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Cedric Benson: Frustrating Part Is That Coaches Aren't Listening To Players

The fact that the Cincinnati Bengals are a disappointing 2-5 is upsetting enough. Possibly more frustrating is that the Bengals aren't necessarily being crushed. Alright, I admit that sounds a little weird. But they're only losing by an average of seven points and during every loss, save for New England during the regular season opener, the Bengals were within one possession to tie or take the lead. One would reasonably say that they're oh so close turning this thing around. And perhaps that person is right. It's those close games, the moment that you expect your stars to raise above the adversity. That's what upsets you more than anything because the superstars on this team are dimming out like a brown dwarf.

Not the Brown Dwarf we're referring to.

While the team still technically has a chance to rebound, there's little reason other than blind faith to believe so. Consider that the team went winless in October, losing to the Browns, Buccaneers, Falcons and Dolphins during what was arguably the easiest stretch on their schedule.

And when a team is full of outspoken offensive players, there's going to be some frustration getting out. First it was Benson airing frustration with the offense lacking an identity and then not being used much on third and short. Terrell Owens complained that the coaching staff isn't listening to him because of his vast amounts of experience with good offensive minds -- particularly early in his career. And earlier this week, Chad Ochocinco complained that they (either Carson Palmer or Bob Bratkowski) aren't getting him the football (a point we kind of agree with).

While most of the complaining could be conjectured as indirect attacks on Bob Bratkowski, there's been no direct language that's specifically addressed the Bengals offensive coordinator (not that we expect it). Benson hasn't necessarily said anything about Bratkowski, but he has hinted at the problem in the past and could be again when talking with the Dayton Daily News' Carlos Holmes.

Asked if the team has strayed too far from its running roots, the running back was careful.

“The only person who can answer that question is the one making those calls,” Benson said. “I would love to voice my opinion on that but it will get me nowhere. I’m above and beyond negative energy. It’s on the film and everybody sees it. You have to play the cards you are dealt. I’m only employee number 32 and have to be there. However, I think we’ll keep hitting our heads up against a brick wall if we stay blind to the facts.”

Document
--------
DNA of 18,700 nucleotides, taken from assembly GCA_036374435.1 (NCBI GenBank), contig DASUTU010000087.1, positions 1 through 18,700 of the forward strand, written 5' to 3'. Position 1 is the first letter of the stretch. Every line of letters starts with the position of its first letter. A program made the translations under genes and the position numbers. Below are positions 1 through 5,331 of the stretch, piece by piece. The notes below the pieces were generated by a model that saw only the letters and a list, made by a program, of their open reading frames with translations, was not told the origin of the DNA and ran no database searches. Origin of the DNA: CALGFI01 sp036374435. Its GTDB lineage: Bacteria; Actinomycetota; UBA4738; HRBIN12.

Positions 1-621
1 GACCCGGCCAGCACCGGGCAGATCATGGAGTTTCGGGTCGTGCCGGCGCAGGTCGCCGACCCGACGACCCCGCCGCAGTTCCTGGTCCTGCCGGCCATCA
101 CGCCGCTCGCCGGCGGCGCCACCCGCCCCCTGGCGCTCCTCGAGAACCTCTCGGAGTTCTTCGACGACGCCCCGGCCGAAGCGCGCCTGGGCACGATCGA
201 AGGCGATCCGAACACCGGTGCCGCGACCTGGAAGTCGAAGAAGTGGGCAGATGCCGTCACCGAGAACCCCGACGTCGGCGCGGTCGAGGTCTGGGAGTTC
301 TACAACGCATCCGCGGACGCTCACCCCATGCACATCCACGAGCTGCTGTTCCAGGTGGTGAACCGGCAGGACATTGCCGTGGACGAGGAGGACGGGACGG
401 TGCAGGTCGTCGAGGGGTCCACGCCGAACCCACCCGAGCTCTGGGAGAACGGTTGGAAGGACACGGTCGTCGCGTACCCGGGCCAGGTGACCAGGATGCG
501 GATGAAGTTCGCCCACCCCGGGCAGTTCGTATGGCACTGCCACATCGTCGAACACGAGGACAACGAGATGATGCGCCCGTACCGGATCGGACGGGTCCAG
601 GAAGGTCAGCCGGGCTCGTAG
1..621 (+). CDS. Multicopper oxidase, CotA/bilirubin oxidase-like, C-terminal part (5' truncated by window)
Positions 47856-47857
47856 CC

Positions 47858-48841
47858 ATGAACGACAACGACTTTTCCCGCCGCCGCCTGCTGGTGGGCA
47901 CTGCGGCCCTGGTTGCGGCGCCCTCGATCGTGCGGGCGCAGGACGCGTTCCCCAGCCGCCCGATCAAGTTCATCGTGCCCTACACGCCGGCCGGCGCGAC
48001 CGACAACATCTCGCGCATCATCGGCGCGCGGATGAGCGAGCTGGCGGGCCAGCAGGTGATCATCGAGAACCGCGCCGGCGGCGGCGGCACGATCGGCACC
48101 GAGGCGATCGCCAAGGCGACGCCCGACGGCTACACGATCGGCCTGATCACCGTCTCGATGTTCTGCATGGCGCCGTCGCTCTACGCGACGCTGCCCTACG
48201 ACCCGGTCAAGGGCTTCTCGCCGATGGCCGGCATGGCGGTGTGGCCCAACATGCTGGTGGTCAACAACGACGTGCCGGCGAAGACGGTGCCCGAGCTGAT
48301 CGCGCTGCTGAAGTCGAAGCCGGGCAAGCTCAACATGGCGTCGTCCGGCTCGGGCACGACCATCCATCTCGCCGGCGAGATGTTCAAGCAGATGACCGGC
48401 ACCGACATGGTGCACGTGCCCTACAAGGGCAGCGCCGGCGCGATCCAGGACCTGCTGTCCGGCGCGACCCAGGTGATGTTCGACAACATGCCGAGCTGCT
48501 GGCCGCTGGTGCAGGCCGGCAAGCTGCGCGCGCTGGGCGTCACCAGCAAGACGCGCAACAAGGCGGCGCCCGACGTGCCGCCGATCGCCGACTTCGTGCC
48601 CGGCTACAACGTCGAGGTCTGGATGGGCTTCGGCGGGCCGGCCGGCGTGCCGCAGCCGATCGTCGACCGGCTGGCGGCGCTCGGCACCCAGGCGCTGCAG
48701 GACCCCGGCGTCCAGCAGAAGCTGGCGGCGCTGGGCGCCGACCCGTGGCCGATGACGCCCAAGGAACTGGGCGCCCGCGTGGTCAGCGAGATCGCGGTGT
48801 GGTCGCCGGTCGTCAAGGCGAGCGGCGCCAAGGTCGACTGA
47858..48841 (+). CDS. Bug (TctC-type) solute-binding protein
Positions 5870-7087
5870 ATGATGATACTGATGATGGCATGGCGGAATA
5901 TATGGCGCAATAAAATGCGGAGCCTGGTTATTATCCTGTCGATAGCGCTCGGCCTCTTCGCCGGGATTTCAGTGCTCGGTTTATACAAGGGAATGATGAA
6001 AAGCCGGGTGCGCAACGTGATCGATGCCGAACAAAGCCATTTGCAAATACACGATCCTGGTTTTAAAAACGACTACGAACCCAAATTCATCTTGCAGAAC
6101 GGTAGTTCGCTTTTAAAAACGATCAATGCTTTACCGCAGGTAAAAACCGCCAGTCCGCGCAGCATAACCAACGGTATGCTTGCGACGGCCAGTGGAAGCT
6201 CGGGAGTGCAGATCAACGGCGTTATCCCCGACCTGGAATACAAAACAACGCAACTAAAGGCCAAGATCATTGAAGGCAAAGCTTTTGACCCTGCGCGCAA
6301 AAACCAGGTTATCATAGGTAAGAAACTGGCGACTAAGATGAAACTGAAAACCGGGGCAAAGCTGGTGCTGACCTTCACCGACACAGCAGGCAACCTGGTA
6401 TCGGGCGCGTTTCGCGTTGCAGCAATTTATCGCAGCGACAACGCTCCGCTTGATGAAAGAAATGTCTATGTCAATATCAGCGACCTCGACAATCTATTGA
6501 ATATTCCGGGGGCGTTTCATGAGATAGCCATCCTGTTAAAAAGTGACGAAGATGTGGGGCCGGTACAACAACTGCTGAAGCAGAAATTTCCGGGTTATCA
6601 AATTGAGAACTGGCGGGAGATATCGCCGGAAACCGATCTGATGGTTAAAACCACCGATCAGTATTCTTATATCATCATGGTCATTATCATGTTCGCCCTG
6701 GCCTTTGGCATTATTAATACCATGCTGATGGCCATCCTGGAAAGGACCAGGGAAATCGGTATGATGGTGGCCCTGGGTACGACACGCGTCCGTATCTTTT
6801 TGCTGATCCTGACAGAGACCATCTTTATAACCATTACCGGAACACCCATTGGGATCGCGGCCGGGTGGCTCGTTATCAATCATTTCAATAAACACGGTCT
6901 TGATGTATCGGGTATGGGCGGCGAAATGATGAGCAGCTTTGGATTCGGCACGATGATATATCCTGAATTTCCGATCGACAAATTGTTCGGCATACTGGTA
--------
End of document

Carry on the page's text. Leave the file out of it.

Wow. That was super-inspiring, Ced. Let's not take up a leadership role or make 2010 appear anything more than a means to a bigger contract after this year. Benson's 20.4 carries/game is comparable to the league leaders and only two carries less than 2009. Yet, he's only averaging 3.8 yards/rush? Is the issue that the running game has "strayed too far from its running roots" or the fact that the roots are noticeably weaker than they were last year (see, fumble after no-contact).

Ultimately Benson ends up talking about the same thing that every player does when asked about the struggling consistency on the offense:

“We have to make up our minds that we’re not going to be beat,” Benson said. “We have to execute to the best of our ability and have fun.”

The truth is, this team does have to return to their 2009 roots. That formula worked, especially inside the division. Additionally, this team will have to use that formula this Monday Night to keep Pittsburgh's defense honest, or else Dick LeBeau will blitz Carson Palmer and the average pass blocking of the team's offensive line into the ground. And it all starts with Benson.

[UPDATE]: Benson was a bit more forthcoming with Geoff Hobson earlier in the week, saying exactly what Owens said in October.

"The biggest thing that wears on you (is) when you have a suggestion," Benson said. "When you feel things could be done a little better with a slight change somewhere (and) whether you say it or not, it’s not going to matter. They’re not going to change anything. That’s kind of the frustrating part. You preach about it being a team sport, but when it comes to feedback and stuff like that, it’s not appreciated.

"You've got to do what you’re told. That’s the frustrating part. You just got to try and find joy being in the National Footbal League and having this wonderful opportunity and play football."